by Ryan Kresge
I wake and reach to the ceiling. The scabs on my arms crack. Eczema has spread along my inner forearms. The rooster is being oddly silent. Worried, I get up – I saw a fox the day before. I pull on my jeans, and mud breaks off in hard flakes.
First, the chickens. No fox, thank god. Next, the greenhouse. Then I go to the barn for pig feed, three 3-pound buckets for the two sows and boar. After the pigs come the sheep. One bale of second cutting for the whole flock, strewn along the closest fence to avoid having it trampled before it’s eaten. I cut the twine and give a call, "Here, lambs!"
Hooves pound the dirt. Hay drops in clumps along the fence. Instead of rushing to milk the cow, I watch as the sheep nudge and kick each other for prime feeding spots. The ram, with his massive horns, takes the fresh hay as his. The lambs all stand at a comfortable distance from their mothers.
One of the youngest ewes paces manically in the corner of the pasture. Lying down, standing up, rubbing its rump on a post, bleating uncontrollably. She is about to give birth. I come back an hour later. There she is with the rest of the flock, but her lamb, covered in placenta, is still wobbling around the other side of the pasture. She is completely ignoring it. In the first few hours of life, it is absolutely essential for a lamb to nurse. The mother produces a special milk, the colostrum. In this nutrient-dense milk are many antibodies that the lamb will need to fight disease. We have to move lamb and ewe into a barn stall together to make sure the lamb nurses. We simply walk up to the lamb and pick it up, but the ewe doesn’t follow. This is a problem.
Sheep flock together, so herding one sheep without the others is a task. At first I get between her and the other sheep. She bolts past me. I shepherd the whole flock toward the barn stall. If you move too quickly, they run. If you're too slow, they spread out. If you're driving them somewhere they don't want to be, you fail. The trick is to be reciprocal. Bribe them with hay or fresh grass. Drive them sternly and gently in the direction of the bribe. Then, give them time to go in that direction. They know what's happening better than I do, so it's best to give them space.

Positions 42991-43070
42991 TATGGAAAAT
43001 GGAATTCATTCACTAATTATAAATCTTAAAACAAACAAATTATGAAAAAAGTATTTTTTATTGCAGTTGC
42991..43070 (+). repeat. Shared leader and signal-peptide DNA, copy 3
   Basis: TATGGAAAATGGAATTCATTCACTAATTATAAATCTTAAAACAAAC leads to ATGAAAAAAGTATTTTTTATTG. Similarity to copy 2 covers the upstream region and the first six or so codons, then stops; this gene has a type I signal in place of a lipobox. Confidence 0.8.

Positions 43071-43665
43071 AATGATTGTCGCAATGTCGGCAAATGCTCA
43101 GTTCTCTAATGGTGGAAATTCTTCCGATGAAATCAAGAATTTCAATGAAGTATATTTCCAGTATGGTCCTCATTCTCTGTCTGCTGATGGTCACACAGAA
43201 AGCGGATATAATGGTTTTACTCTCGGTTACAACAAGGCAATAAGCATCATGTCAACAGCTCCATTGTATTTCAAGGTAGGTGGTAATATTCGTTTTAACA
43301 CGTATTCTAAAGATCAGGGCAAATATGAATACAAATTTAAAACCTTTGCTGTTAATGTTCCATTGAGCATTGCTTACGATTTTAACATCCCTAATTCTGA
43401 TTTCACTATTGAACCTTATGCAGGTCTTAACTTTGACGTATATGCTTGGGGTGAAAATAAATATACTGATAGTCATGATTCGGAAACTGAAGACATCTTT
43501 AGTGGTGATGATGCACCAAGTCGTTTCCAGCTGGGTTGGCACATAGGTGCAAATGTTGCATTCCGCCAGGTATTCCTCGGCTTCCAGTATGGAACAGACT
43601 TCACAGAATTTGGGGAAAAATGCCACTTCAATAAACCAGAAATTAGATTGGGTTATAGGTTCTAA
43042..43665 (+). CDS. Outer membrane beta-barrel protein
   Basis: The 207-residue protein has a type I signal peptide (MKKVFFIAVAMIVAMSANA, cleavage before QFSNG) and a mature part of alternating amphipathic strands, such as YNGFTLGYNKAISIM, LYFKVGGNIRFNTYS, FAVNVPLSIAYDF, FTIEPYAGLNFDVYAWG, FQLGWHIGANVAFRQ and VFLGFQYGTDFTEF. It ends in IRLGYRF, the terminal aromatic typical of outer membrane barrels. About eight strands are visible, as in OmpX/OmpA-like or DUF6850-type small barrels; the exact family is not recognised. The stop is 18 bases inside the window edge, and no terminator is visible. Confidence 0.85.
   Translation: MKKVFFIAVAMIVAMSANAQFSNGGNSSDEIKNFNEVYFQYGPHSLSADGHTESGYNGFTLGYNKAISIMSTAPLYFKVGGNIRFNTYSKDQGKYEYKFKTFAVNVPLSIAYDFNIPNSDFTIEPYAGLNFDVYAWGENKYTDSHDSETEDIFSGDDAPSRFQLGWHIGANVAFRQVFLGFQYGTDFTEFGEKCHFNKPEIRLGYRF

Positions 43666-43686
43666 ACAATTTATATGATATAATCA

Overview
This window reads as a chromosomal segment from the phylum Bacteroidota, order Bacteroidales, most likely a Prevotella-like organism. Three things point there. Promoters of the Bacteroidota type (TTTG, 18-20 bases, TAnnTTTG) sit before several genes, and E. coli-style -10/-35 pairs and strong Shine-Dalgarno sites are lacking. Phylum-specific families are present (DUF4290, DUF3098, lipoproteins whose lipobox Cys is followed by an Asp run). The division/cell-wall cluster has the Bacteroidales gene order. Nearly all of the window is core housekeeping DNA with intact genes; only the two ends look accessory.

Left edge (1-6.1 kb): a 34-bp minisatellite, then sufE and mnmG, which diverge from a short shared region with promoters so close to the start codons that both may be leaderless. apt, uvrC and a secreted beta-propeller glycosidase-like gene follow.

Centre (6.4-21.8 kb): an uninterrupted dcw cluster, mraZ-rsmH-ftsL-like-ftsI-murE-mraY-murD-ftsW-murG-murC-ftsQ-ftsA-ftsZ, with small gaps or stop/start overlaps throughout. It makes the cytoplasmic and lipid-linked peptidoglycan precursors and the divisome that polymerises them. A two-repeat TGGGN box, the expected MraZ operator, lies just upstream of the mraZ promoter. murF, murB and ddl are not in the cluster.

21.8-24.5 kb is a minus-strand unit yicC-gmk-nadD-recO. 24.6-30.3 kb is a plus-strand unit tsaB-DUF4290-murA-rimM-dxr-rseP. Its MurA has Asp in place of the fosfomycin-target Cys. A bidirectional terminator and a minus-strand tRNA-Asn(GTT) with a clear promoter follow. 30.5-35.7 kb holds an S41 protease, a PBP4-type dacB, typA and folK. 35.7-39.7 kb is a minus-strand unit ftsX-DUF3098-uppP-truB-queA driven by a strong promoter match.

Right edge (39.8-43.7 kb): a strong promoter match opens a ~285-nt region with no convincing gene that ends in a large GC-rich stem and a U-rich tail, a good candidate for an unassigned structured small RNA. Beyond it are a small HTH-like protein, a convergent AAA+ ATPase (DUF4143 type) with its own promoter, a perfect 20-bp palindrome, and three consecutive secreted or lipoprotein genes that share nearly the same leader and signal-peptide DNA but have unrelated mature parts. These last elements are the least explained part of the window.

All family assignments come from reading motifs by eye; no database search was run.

We corner the ewe. She tries running to the left, but runs into Rex the cattle dog. She turns and tries right. I scoop her up by the belly. She kicks hard, and catches my knee. Cursing, I throw her into the stall with the lamb.
Eventually, the ewe suckles the lamb. We release them into the pasture, and I continue my chores. That night farmer Dom decides to keep the new lamb and mother in a barn stall to prevent them freezing. I use the lamb as bait – I chase down and pick up the lamb and walk toward the barn. The ewe follows. She has become a mother. I give them some fresh straw for bedding and leave some hay for the mother.
I only have to feed the pigs before retiring to the warm kitchen to cook dinner. I unlatch the feed room door, swing open the thin white door. Rats flee up the walls with a patter. With a cold, steel scoop in hand, I react. One rat falls dead on the floor; the pang of metal on cinder block rings out. My cracked skin splits. I bury the dead rat in the compost pile.
The feed buckets beat a thick rhythm against my leg. I walk to the pig pasture, and the pang of the feed scoop rings into my body. A nausea comes over me. I just brutally murdered another animal. But my legs follow the bucket’s rhythm. That feed is our lifeblood – it allows the farm to exist. The rat was eating our existence, so my body knew the rat should die. That's survival.
Yet I'm struck with guilt. I feel like a soldier fighting a political war. The bucket hits my knee, and pain shoots upward. I trip, fall over. The ewe's hoof did some damage. That poor rat was surviving just like me. The pigs will soon die too, but I knew that from the moment I met them. They are food. The rat was not food. I'm feeding the pigs to make them fat for slaughter. The rat was feeding itself to survive. The pig is my friend; the rat is my enemy. Surely, if the rat and pig were states, I would be on the side of the rat.
A few days later, as I feed the sheep their breakfast, I notice a pure white tuft stuck out in the pasture. Goddamnit. Yesterday was market day, and I forgot to bring in the lamb. Now, it is dead. I killed a beautiful, lively spring lamb in my haste to finish chores. I was thinking about dinner, about unloading the truck, about building pea trellises. Not about the lamb.
Ryan is a junior environmental studies major at Ithaca College. He grew up in Northeastern Pennsylvania, where he learned to hunt and fish and respect those who continue these very human traditions. In spring 2015, he studied in Nicaragua and Costa Rica, looking at the potential for mediating the impacts of climate change through community-based, grassroots solutions. In his free time, he plays tabla.